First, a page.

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The Streets - A Grand Don't Come For Free

 article about Mike Skinner
Any groundbreaking debut album deserves your respect, but when
sophomore effort time comes around, the artist deserves sympathy,
patience and understanding. In an ideal world each album would be
judged on its own merit, untainted by the gleam of past success. But
it's not, so they're not, and unfortunately for Mike Skinner (aka The
Streets), not many debuts gleamed like Original Pirate Material.

Skinners
bow was THE critical darling of 2002/3. With its half-spoken,
half-rapped witty urban lyrics (all Kronenburg, birds and geezers set
to progressive hooks) it was the album that saved the burgeoning UK
garage scene from drowning in the swamp of self-parody created by
comedy tough guys So Solid Crew and beanie-hat wearing softie Craig
David.

Original Pirate Material was the proverbial breath of
fresh air, and with lyrics like You say that everything sounds the same
/ Then you go buy them. / Theres no excuses my friend / Lets push
things forward it seemed that he knew it.

Skinner would seem
to be a prime candidate for second album syndrome. If he retreads the
same (or a similar) path he risks being labeled a one trick pony by
expectant critics. If he heads off in a new direction, then previously
loyal fans will make for the exits. So, to appease both groups, the new
album needs to be both same and different; this brain-hurting paradox
only hints at just how fraught with danger the whole things is. They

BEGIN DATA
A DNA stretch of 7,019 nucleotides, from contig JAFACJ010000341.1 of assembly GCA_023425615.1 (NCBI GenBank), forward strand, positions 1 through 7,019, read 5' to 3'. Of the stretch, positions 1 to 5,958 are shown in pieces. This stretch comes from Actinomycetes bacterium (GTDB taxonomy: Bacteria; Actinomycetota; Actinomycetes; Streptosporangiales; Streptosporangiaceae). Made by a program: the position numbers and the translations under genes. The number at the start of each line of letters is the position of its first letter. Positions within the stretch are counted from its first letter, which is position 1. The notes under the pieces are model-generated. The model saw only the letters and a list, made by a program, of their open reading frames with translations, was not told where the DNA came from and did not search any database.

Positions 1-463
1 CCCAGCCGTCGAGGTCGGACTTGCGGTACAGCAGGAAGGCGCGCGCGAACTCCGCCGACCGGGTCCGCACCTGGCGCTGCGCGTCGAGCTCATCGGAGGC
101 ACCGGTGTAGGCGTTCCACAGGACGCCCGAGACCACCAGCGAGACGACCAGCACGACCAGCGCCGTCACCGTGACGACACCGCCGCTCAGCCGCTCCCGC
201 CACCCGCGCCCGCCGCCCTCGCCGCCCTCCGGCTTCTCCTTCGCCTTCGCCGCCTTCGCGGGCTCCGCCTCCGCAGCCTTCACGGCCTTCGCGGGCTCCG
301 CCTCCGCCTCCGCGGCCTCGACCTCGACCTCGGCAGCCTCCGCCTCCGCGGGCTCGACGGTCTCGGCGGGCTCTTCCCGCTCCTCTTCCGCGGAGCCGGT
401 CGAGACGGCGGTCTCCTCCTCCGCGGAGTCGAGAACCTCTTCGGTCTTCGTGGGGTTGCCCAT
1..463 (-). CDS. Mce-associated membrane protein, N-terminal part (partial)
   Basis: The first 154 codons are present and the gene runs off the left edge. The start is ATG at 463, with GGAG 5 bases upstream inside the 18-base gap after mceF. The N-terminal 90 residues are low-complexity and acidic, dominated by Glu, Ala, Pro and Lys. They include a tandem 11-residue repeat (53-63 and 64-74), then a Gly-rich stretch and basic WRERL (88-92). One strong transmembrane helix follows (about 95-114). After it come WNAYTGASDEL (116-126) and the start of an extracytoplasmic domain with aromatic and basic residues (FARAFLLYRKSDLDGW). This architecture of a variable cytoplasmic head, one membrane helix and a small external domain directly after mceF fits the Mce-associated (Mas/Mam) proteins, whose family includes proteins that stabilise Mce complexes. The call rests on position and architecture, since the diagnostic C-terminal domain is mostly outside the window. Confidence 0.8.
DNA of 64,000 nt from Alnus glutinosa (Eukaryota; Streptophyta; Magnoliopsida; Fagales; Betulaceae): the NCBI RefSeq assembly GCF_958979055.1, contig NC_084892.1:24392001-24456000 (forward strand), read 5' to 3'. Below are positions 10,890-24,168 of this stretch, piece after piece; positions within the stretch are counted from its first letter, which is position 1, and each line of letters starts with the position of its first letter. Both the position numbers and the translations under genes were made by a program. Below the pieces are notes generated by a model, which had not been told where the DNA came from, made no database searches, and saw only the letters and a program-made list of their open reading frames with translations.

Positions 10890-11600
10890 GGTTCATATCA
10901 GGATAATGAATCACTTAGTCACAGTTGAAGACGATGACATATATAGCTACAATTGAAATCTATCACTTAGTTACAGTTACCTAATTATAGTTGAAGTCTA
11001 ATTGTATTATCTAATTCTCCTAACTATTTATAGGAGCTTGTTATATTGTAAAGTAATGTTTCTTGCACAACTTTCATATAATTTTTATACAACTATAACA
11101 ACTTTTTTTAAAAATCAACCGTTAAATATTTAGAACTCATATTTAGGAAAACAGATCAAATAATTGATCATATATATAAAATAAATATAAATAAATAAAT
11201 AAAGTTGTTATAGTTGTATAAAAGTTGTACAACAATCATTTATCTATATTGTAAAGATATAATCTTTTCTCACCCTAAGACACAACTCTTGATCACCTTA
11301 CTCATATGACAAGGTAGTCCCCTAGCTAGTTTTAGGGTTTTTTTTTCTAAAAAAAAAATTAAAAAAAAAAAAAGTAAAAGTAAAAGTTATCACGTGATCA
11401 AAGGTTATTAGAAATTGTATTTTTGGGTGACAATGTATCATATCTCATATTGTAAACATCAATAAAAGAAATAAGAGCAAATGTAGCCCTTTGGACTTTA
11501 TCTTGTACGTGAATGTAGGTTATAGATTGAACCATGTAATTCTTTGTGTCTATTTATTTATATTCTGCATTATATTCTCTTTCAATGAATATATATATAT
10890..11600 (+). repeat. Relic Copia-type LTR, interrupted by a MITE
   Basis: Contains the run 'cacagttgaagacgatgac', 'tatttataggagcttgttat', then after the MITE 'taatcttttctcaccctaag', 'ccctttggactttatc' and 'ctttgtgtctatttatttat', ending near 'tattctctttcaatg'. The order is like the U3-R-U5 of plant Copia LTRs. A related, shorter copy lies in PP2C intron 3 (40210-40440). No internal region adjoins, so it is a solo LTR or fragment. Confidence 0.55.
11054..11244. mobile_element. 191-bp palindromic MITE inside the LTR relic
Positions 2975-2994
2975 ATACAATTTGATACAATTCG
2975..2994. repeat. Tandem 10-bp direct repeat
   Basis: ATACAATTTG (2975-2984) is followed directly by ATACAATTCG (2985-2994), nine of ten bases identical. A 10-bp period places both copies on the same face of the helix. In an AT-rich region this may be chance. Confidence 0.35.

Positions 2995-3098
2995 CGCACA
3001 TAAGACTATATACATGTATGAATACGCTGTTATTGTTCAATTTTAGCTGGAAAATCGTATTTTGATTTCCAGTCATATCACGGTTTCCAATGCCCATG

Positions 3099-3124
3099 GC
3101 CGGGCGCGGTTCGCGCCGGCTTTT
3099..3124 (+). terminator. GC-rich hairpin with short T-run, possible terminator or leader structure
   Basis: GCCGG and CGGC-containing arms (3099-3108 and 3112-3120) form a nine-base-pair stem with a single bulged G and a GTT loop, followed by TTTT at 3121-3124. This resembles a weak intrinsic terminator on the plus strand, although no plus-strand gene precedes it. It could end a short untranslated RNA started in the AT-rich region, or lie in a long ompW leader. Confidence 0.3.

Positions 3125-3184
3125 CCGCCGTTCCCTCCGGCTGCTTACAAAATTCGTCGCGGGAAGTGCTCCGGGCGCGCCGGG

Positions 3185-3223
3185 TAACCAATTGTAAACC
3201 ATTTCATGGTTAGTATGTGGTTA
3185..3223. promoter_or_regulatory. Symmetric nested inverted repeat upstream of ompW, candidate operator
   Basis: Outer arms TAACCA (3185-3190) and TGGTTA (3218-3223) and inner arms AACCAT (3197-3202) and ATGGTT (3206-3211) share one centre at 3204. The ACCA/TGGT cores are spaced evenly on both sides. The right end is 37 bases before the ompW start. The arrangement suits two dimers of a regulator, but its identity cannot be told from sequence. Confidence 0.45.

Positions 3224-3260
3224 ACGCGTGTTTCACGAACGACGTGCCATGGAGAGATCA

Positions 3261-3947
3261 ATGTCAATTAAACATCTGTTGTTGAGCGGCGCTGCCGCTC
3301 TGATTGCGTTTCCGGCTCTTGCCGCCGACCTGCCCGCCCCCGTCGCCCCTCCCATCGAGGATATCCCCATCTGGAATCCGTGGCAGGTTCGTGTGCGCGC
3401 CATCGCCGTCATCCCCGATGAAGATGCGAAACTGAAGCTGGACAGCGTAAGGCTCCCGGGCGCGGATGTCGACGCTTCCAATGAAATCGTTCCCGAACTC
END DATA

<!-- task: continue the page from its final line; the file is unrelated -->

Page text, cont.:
dont call it the difficult second album for nothing.

Yet
Skinner has pulled off the seemingly impossible on A Grand Dont Come
For Free, walking the very thin tightrope between old and new, same and
different. The same sharp wit, the same catchy hooks, the same old
slightly off-key but oddly appealing singing. The deviation from this
well-established ground is that A Grand Dont Come For Free is a concept
album. Stop rubbing your eyes; you read that correctly.

The
albums 11 tracks tell a simple yet satisfying tale. Nothing elaborate
and prog-rock like (nothing about goblins or werewolves,) just an
old-fashioned boy meets girl, boy loses girl story, plus the titular
thousand pounds and a spot of recreational drug use. Its all very
focused, never straying from the narrative, so the playful boasting of
Original Pirate Material (in 500 years theyll play this song in
museums) is wisely put aside in favour of exploring the characters
various emotional states.

Where Original Pirate Material could
be likened to a sketch show - unrelated little vignettes populated by
hilarious but one-dimensional characters, A Grand Dont Come For Free is
more complete. As you listen to the album in its entirety (and you
should) its not hard to visualise as a film, a low budget British
feature starring Mike Skinner (left) as himself. Alongside our main
protagonist, the cast of supporting characters take turns to share
centre stage, each time advancing the plot with the kind of narrative
twists that Syd Field himself would approve of. In fact, its so much
like a film that I wont spoil it by giving away the ending.

More
than just a gimmicky conceit, the plot is driven by the music, with
enough room for some Original Pirate Material style social observation
along the way. The greatest success here, and the reason this works as
a concept album (and how often can you say that?) is that the tracks
follow and mirror the characters emotions perfectly. As with all good
films, you genuinely care what happens to this character.

However,
the nature of the story dictates that the tone of this album is more
downbeat than its predecessor, so its difficult to see many singles
being harvested from A Grand Dont Come For Free; such is the price of
creating a story-centric long player. The only exception is Fit But You
Know It which, with its (almost) annoyingly catchy chorus and glam-rock
sample, provides a much needed change of pace midway through, and
coinciding with Skinners alter egos emotional upswing.

This
more mature, same but different, perfectly judged follow up is now the
shining example of how to one-up yourself, so kudos to Mike Skinner.
The only question now is: hows he ever going to top this?




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